Like most people, you are probably wondering why your air conditioner is freezing up in the summer. First, there is no need to worry. This is a common occurrence with air conditioners. However, just because it is a common occurrence doesn’t mean it’s a good thing. The freezing of air conditioners has been shown to have adverse effects on their efficiency. The good thing is it can be eliminated and, better yet, prevented. Here’s how.
What Causes an Air Conditioner to Freeze Up?
Before delving into how to reverse freezing in air conditioners, let’s start by looking into why it happens in the first place. Usually, airflow is the number one cause of freezing. But, there are several other reasons air conditioners freeze.
After long periods of use, air filters in the vents can become clogged with dust, debris, or pollen. These block the airflow in and out of the house. The clogging stresses airflow in the condenser. Eventually, this air gets condensed on the coils and turns to ice. To prevent this problem, you need to replace the air filters. An air filter’s lifetime depends on your location, the number of people in the household, and the size of the house.
Closed Air Vents
Sometimes, air vents end up being closed, preventing airflow between rooms and throughout the ductwork. As a result, the part of the house where the registers are closed will limit airflow. Air conditioners need to have a steady flow of air to make sure humidity doesn’t settle on the coils and freeze. If the airflow disruption isn’t fixed, it could also damage the condenser.
Leaking of the Refrigerant (Freon)
Low refrigerant causes pressure in the evaporator coils to drop. The evaporator coils become too cold with time, and the air condenses on the coils forming ice. This refrigerant also regulates the temperature of the air conditioning system. Therefore, if you suspect a leak, swift action is required to prevent further damage. You will have to contact a specialized HVAC technician for help.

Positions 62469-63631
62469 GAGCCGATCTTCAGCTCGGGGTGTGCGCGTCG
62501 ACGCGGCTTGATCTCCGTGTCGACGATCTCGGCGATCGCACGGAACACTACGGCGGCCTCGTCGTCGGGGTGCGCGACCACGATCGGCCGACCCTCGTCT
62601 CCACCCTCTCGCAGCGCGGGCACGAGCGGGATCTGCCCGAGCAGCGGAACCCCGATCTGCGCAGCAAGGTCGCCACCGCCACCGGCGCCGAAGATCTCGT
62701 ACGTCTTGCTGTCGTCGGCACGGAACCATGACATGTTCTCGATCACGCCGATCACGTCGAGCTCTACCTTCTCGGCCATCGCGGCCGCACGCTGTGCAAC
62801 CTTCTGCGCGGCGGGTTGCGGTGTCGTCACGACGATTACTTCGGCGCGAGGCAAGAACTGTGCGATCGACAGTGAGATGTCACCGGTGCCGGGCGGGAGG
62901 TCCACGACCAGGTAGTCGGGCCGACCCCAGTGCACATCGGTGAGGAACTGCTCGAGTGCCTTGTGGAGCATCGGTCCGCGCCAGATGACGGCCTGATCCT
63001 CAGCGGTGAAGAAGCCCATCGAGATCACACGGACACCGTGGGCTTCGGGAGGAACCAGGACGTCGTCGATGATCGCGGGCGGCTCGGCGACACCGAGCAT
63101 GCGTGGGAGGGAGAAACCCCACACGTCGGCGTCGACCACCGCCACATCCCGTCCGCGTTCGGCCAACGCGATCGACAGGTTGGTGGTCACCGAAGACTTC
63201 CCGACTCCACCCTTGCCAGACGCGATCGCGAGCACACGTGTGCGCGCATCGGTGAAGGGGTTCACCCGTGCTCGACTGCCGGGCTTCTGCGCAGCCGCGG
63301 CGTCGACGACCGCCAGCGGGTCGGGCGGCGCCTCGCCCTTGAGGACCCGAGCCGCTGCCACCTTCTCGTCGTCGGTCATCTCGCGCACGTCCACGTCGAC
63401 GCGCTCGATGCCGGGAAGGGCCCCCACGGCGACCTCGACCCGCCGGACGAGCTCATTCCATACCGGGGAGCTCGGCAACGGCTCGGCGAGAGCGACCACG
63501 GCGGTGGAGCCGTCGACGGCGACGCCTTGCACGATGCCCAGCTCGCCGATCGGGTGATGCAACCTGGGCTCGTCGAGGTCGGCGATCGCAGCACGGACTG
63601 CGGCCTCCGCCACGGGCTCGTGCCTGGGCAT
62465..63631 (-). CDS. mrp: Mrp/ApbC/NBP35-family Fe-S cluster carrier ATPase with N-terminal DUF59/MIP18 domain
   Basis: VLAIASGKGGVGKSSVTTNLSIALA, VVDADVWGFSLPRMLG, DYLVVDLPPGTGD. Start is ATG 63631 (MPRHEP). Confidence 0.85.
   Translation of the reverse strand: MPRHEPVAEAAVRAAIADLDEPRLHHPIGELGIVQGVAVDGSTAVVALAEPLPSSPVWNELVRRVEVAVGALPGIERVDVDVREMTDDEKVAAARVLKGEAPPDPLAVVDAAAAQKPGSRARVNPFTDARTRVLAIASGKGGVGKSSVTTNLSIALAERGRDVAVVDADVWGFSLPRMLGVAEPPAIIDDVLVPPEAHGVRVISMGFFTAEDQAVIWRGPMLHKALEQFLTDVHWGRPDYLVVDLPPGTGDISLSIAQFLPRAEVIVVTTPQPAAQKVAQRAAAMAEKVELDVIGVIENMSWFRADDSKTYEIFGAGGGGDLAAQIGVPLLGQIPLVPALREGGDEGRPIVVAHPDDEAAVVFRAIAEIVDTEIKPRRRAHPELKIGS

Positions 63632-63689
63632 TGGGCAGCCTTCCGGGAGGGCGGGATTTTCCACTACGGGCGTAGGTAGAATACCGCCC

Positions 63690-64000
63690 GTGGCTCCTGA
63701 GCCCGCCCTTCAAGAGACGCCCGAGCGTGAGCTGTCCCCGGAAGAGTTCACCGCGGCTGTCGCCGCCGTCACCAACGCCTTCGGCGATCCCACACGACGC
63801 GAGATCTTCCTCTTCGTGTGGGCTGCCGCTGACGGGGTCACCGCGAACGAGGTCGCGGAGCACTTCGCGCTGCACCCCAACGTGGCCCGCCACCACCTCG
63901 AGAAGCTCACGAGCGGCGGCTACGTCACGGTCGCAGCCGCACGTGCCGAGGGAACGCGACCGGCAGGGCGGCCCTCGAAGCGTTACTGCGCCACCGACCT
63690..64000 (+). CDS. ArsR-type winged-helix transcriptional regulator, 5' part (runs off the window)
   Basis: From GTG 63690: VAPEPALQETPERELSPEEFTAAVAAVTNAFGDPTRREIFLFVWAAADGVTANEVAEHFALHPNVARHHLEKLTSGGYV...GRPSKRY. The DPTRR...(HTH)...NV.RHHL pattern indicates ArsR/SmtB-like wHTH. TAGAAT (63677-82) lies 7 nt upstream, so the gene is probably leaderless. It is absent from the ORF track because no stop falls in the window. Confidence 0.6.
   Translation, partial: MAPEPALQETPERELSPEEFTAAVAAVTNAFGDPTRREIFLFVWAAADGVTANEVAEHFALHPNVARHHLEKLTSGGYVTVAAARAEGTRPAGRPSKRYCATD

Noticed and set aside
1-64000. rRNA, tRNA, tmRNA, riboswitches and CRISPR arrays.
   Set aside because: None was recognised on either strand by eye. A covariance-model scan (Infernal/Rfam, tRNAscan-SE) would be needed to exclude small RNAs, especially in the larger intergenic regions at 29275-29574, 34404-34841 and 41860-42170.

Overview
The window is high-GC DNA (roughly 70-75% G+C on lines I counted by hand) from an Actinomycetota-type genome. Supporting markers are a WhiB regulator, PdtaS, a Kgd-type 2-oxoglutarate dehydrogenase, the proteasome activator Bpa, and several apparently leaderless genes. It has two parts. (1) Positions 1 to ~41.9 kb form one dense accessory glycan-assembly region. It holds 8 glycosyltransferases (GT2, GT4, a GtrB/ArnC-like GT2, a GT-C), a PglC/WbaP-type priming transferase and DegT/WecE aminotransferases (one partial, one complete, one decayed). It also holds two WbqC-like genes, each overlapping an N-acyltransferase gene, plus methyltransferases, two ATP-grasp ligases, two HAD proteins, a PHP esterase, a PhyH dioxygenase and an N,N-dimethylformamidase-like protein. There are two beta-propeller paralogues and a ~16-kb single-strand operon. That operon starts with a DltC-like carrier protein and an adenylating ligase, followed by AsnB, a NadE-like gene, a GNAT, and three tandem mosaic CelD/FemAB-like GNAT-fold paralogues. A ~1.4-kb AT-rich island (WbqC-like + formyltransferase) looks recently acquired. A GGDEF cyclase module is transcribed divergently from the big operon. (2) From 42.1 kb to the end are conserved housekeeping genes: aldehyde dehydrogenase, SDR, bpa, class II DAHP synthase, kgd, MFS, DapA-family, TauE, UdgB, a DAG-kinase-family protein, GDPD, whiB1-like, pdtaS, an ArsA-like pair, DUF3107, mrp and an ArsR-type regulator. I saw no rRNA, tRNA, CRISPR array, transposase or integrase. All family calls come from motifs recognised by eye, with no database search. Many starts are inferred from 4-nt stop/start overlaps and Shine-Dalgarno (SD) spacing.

Air Conditioners: Defective Parts
The above three causes of AC freezing are the most common here in Irvine, California. However, air conditioners have a variety of parts with the potential of causing icing up. For instance, at times, we find defective O-rings in the refrigerant lines. A blower fan that’s not spinning correctly can also cause freezing. Regular maintenance of air conditioners can prevent these from happening.
How to Prevent Air Conditioners from Icing Up
The following prevention measures will lower the chances of AC units freezing up:
- Change the air filter regularly, depending on AC usage
- Always keep the registers and supply vents open
- Adjust the thermostat readings regularly or switch to an automatic one
- Make sure the blower fans are working correctly
- Have scheduled maintenance with a professional HVAC technician
Most AC units are made in such a way that you can troubleshoot problems like freezing. But, if you plan on doing it yourself, you need to understand there is a limit to how much you can do depending on the cause and your skills. Some causes of freezing are dangerous, for example, refrigerant leaks and the complexity of air conditioning units. So, we recommended consulting with a certified HVAC technician first.
To Sum Up
Frozen AC is truly a nightmare. The good thing is that it’s relatively inexpensive to repair. Most causes are easy to overcome. We are the number one HVAC technicians in Irvine, California, offering services all around Orange County. Give us a call, and we will send our team of experts to help you out.
Kalka Plumbing Heating & Air, located in Irvine and servicing all of Orange County residents and businesses, for plumbing, heating, and air conditioning needs.
At Kalka Plumbing, Heating, and Air, our goal is to offer the most reasonably priced plumbing and HVAC work in Orange County and the surrounding cities. Because we value our customers, we do everything we can to keep service costs down without skimping on quality. We also pride ourselves on serving our customers for almost 3 decades. Find us online at www.kalkaplumbingheatingandair.com. Or by phone – (949) 458-6600.